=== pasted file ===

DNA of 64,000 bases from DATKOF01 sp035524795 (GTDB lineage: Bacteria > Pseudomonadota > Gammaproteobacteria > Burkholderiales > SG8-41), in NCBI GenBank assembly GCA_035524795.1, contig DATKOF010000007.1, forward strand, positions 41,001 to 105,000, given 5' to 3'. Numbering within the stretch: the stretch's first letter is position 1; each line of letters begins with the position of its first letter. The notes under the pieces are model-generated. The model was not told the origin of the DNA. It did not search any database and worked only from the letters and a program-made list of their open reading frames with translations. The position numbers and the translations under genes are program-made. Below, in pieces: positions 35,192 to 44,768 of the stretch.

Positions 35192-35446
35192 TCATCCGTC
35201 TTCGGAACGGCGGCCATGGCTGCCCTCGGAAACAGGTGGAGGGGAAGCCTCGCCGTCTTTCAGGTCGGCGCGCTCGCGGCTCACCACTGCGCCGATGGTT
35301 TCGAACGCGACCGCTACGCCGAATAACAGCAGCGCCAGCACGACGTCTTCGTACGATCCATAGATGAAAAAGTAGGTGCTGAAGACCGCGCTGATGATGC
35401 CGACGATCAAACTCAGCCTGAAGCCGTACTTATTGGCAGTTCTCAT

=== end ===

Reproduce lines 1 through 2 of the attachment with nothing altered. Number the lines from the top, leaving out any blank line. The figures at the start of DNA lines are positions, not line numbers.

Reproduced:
DNA of 64,000 bases from DATKOF01 sp035524795 (GTDB lineage: Bacteria > Pseudomonadota > Gammaproteobacteria > Burkholderiales > SG8-41), in NCBI GenBank assembly GCA_035524795.1, contig DATKOF010000007.1, forward strand, positions 41,001 to 105,000, given 5' to 3'. Numbering within the stretch: the stretch's first letter is position 1; each line of letters begins with the position of its first letter. The notes under the pieces are model-generated. The model was not told the origin of the DNA. It did not search any database and worked only from the letters and a program-made list of their open reading frames with translations. The position numbers and the translations under genes are program-made. Below, in pieces: positions 35,192 to 44,768 of the stretch.

Positions 35192-35446